2009 BMW 335i, 2003 Corvette cnv. (RIP 2001 Jaguar XK8 cnv and 1985 MB 380SE [the best of the lot])

  • fintailfintail Posts: 43,317
    Saw an original Lotus Elan today. Drizzle at times, which meant it was probably slowly dissolving.
  • omarmanomarman Posts: 962
    Article says it's been parked since 1980 and "the motor has been coaxed back into life" despite rodents nesting under the hood.
  • lemkolemko Philadelphia, PAPosts: 15,294
    Beautiful car and thank God the mice didn't find their way to the interior. That interior is in amazing condition. Hope the leather isn't all dried-out.
    Like Sean Connery was the best Bond, the DB5 was the best Bond car.
  • fintailfintail Posts: 43,317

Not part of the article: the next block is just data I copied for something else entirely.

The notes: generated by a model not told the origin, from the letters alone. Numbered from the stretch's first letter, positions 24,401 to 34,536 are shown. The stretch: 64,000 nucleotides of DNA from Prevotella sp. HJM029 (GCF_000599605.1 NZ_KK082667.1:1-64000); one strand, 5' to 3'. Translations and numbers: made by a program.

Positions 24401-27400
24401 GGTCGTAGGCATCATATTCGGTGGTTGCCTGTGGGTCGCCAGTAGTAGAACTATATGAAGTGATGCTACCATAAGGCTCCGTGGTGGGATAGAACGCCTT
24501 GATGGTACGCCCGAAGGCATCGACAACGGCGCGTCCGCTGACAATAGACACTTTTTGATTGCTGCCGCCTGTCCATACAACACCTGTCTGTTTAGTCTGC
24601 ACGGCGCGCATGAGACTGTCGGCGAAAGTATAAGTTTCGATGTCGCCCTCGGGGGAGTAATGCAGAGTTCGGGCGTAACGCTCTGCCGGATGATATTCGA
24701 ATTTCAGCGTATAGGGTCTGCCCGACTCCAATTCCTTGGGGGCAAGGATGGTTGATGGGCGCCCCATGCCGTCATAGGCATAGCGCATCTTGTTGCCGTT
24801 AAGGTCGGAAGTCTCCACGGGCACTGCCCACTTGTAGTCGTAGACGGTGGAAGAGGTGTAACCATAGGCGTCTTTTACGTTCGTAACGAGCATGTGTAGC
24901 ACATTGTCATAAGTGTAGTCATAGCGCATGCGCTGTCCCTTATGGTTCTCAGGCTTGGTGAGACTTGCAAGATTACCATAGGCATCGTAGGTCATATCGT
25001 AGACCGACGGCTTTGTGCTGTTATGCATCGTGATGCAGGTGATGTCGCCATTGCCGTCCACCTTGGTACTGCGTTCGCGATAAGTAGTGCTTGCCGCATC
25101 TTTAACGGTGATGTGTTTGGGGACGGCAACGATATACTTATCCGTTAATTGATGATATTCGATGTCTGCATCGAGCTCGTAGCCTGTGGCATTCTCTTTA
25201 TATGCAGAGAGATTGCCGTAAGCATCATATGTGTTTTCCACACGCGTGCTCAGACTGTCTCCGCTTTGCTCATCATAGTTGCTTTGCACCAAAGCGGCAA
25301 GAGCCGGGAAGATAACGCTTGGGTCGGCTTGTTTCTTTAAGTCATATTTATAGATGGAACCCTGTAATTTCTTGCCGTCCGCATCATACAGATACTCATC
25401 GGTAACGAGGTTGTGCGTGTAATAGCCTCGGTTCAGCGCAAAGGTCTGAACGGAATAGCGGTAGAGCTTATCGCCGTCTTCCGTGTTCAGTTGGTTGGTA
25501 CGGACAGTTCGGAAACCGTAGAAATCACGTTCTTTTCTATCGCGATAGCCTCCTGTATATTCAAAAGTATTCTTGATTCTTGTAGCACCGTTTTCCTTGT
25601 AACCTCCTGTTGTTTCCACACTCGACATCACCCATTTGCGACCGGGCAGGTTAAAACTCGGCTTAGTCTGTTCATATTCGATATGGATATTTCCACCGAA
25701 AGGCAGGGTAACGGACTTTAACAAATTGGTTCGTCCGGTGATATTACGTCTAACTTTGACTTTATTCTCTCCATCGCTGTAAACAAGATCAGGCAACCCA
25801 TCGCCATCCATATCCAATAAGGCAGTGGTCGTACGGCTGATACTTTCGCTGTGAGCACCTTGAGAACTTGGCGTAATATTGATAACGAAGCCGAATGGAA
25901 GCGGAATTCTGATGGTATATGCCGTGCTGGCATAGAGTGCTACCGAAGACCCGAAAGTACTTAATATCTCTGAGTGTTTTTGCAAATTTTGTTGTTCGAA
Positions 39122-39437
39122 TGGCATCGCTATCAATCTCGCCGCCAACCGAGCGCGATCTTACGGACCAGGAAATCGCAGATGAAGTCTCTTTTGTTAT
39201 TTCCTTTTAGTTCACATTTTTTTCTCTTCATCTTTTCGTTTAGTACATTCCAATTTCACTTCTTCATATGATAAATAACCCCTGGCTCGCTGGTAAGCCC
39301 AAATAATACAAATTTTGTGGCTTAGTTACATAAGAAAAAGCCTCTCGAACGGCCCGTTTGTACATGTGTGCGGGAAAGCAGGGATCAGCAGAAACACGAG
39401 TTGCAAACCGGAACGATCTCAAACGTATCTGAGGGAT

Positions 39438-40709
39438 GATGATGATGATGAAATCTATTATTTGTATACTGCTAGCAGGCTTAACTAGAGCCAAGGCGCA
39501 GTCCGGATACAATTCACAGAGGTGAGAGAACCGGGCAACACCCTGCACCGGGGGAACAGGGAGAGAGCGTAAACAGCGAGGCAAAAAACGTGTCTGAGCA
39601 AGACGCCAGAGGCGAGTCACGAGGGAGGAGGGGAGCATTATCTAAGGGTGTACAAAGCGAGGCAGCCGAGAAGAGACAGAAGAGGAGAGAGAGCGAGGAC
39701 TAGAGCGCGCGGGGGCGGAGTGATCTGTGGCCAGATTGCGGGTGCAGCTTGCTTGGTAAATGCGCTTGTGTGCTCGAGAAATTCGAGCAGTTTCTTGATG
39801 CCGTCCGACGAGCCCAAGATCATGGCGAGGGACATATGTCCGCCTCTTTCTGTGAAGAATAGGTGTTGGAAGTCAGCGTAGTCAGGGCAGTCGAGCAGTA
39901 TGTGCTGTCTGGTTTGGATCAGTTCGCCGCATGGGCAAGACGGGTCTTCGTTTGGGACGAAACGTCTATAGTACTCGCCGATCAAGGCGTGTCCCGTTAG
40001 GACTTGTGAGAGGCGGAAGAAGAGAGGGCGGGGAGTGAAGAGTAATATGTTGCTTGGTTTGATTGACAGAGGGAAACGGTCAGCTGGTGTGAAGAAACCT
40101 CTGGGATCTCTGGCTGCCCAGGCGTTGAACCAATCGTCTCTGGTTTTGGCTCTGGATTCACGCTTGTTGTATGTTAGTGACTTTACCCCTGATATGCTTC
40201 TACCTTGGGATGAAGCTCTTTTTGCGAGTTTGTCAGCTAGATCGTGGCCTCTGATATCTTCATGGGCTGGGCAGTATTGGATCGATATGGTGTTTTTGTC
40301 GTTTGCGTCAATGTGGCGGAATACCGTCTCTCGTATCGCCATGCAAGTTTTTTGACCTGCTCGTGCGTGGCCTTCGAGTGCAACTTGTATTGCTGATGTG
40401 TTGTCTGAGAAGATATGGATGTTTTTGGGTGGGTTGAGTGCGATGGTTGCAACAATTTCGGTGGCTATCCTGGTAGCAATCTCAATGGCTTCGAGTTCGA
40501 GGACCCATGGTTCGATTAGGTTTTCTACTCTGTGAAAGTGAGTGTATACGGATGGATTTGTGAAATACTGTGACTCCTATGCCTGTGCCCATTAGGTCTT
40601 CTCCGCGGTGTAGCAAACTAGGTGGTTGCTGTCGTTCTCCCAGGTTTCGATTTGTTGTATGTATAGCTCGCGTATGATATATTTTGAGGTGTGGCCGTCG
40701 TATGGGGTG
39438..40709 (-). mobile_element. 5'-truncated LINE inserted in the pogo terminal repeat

Fun. Not long ago, it wouldn't have even made it to the auction block in that condition, it would be restored first and maybe a small profit coaxed out. Now, just sell it as you found it. I'd clean it up and drive it like that. Astons of that vintage are far cooler than the relatively douchey new ones.
  • Mr_ShiftrightMr_Shiftright Sonoma, CaliforniaPosts: 58,856
    edited February 2013
    That one's going to cost at least $200,000 to restore I would guess, possibly more..

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  • fintailfintail Posts: 43,317
    If it even gets restored. The trend is away from that, it seems. Rebuild the mechanicals to make it safe and reliable (well, for a 60s Brit), clean it, and enjoy it.